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Unhealthy eating practices of city-dwelling Africans in deprived neighbourhoods: Evidence for policy action from Ghana and Kenya

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posted on 2020-10-30, 09:37 authored by Michelle Holdsworth, Rebecca PradeillesRebecca Pradeilles, Akua Tandoh, Mark Green, Milkah Wanjohi, Francis Zotor, Gershim Asiki, Senam Klomegah, Zakia Abdul-Haq, Hibbah Osei-Kwasi, Robert Akparibo, Nicolas Bricas, Carol Auma, Paula Griffiths, Amos Laar
Growing urbanisation in Africa is accompanied by rapid changes in food environments, with potential shifts towards unhealthy food/beverage consumption, including in socio-economically disadvantaged populations. This study investigated how unhealthy food and beverages are embedded in everyday life in deprived areas of two African countries, to identify levers for context relevant policy. Deprived neighbourhoods (Ghana: 2 cities, Kenya: 1 city) were investigated (total = 459 female/male, adolescents/adults aged ≥13 y). A qualitative 24hr dietary recall was used to assess the healthiness of food/beverages in relation to eating practices: time of day and frequency of eating episodes (periodicity), length of eating episodes (tempo), and who people eat with and where
(synchronisation). Five measures of the healthiness of food/beverages in relation to promoting a nutrient-rich diet were developed: i. nutrients (energy-dense and nutrient-poor -EDNP/energy-dense and nutrient-rich -EDNR); and ii. unhealthy food types (fried foods, sweet foods, sugar sweetened beverages (SSBs). A structured meal pattern of three main meals a day with limited snacking was evident. There was widespread consumption of unhealthy food/beverages. SSBs were consumed at three-quarters of eating episodes in Kenya (78.5%) and over a third in
Ghana (36.2%), with those in Kenya coming primarily from sweet tea/coffee. Consumption of sweet foods peaked at breakfast in both countries. When snacking occurred (more common in Kenya), it was in the afternoon and tended to be accompanied by a SSB. In both countries, fried food was an integral part of all mealtimes,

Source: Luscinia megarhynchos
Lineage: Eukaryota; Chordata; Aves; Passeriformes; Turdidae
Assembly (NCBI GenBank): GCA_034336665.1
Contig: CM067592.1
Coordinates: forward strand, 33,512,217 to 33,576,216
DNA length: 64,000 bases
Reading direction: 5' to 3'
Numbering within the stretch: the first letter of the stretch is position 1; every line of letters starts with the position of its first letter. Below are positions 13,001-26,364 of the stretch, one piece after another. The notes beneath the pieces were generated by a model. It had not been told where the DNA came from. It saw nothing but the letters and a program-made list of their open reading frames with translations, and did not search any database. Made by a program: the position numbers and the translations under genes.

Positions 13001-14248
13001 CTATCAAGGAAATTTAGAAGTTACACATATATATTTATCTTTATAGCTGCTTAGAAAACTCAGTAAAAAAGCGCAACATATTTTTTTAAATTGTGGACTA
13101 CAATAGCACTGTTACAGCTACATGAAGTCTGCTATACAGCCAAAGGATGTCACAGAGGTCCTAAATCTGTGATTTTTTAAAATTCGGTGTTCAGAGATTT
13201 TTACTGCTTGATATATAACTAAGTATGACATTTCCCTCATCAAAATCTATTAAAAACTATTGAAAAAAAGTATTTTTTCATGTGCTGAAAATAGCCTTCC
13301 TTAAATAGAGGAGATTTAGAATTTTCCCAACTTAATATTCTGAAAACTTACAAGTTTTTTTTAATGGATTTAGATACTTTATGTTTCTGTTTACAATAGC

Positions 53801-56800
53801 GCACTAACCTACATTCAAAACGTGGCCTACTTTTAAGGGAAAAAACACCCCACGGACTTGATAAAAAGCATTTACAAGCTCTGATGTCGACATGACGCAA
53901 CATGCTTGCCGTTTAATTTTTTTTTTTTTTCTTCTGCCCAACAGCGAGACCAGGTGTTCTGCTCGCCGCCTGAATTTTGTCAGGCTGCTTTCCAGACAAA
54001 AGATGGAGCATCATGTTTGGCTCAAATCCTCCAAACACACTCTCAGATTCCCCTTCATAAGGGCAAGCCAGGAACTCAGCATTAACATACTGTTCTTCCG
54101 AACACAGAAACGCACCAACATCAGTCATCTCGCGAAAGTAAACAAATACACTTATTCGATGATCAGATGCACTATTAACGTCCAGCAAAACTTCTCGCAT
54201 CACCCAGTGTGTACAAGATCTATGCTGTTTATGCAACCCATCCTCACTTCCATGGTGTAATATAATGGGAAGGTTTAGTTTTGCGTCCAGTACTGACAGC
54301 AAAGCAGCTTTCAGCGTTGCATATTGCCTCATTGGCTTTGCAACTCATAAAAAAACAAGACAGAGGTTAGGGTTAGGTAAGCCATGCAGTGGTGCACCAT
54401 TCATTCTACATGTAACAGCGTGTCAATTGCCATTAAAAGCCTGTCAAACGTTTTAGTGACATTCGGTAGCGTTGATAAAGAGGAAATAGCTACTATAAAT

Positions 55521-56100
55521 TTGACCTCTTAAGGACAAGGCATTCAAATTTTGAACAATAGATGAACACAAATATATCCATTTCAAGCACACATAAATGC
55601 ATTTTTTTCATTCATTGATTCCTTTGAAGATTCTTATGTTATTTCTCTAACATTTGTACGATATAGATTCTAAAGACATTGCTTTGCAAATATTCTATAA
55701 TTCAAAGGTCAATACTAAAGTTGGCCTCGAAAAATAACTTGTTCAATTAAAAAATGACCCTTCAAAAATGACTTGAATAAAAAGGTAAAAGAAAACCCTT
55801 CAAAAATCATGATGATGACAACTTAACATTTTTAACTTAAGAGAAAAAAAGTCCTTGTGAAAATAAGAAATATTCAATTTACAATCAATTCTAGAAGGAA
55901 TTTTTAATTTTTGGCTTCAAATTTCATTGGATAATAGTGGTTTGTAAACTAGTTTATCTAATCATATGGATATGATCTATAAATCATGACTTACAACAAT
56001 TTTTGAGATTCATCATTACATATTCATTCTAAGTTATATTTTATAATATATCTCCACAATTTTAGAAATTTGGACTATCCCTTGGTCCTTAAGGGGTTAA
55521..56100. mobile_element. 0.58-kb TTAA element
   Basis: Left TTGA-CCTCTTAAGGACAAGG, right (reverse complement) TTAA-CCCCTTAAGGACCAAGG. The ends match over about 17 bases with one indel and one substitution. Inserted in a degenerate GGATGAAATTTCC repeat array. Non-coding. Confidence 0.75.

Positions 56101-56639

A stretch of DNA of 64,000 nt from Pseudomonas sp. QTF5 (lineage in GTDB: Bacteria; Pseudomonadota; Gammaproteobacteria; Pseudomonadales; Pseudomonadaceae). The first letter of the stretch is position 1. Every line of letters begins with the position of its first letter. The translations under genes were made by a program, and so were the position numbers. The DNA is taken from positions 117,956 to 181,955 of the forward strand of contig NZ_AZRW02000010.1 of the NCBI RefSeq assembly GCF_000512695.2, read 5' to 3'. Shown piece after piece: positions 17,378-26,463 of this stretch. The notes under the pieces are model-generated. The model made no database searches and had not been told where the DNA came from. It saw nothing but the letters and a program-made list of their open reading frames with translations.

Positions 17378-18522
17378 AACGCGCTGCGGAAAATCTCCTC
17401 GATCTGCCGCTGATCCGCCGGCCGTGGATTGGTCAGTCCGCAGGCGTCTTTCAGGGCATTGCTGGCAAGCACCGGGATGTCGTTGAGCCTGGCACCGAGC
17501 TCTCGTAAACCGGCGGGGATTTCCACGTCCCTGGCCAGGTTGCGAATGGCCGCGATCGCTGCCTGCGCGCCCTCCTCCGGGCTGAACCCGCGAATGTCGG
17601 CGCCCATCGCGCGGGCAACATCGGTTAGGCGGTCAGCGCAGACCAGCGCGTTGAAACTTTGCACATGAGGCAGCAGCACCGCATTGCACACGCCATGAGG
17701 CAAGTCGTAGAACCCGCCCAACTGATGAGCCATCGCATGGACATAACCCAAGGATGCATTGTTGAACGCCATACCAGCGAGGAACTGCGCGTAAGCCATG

particularly common with the evening meal in Kenya. This includes consumption of nutrient-rich traditional foods/dishes (associated with cultural heritage) that were also energy-dense: (>84% consumed EDNR foods in both countries). The lowest socio-economic groups were more likely to consume unhealthy foods/beverages. Most eating episodes were <30 min (87.1% Ghana; 72.4% Kenya). Families and the home environment were
important: >77% of eating episodes were consumed at home and >46% with family, which tended to be energy dense. Eating alone was also common as >42% of eating episodes were taken alone. In these deprived settings, policy action to encourage nutrient-rich diets has the potential to prevent multiple forms of malnutrition, but
action is required across several sectors: enhancing financial and physical access to healthier foods that are convenient (can be eaten quickly/alone) through, for example, subsidies and incentives/training for local food vendors. Actions to limit access to unhealthy foods through, for example, fiscal and advertising policies to disincentivise unhealthy food consumption and SSBs, especially in Ghana. Introducing or adapting food-based dietary guidelines to incorporate advice on reducing sugar and fat at mealtimes could be accompanied by cooking


The ‘Dietary transitions in Ghana’ project was funded by a grant from the Drivers of Food Choice Competitive Grants Programme [grant number OPP1110043], which is funded by the Bill & Melinda Gates Foundation and The Foreign, Commonwealth and Development Office and managed by the University of South Carolina Arnold School of Public Health, USA

The TACLED project was funded by a Global Challenges Research Fund Foundation Award led by the MRC [grant number MR/P025153/1], and supported by AHRC, BBSRC, ESRC and NERC.



  • Sport, Exercise and Health Sciences

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Global Food Security




Elsevier BV


  • AM (Accepted Manuscript)

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This paper was accepted for publication in the journal Global Food Security and the definitive published version is available at https://doi.org/10.1016/j.gfs.2020.100452

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Dr Rebecca Pradeilles. Deposit date: 29 October 2020

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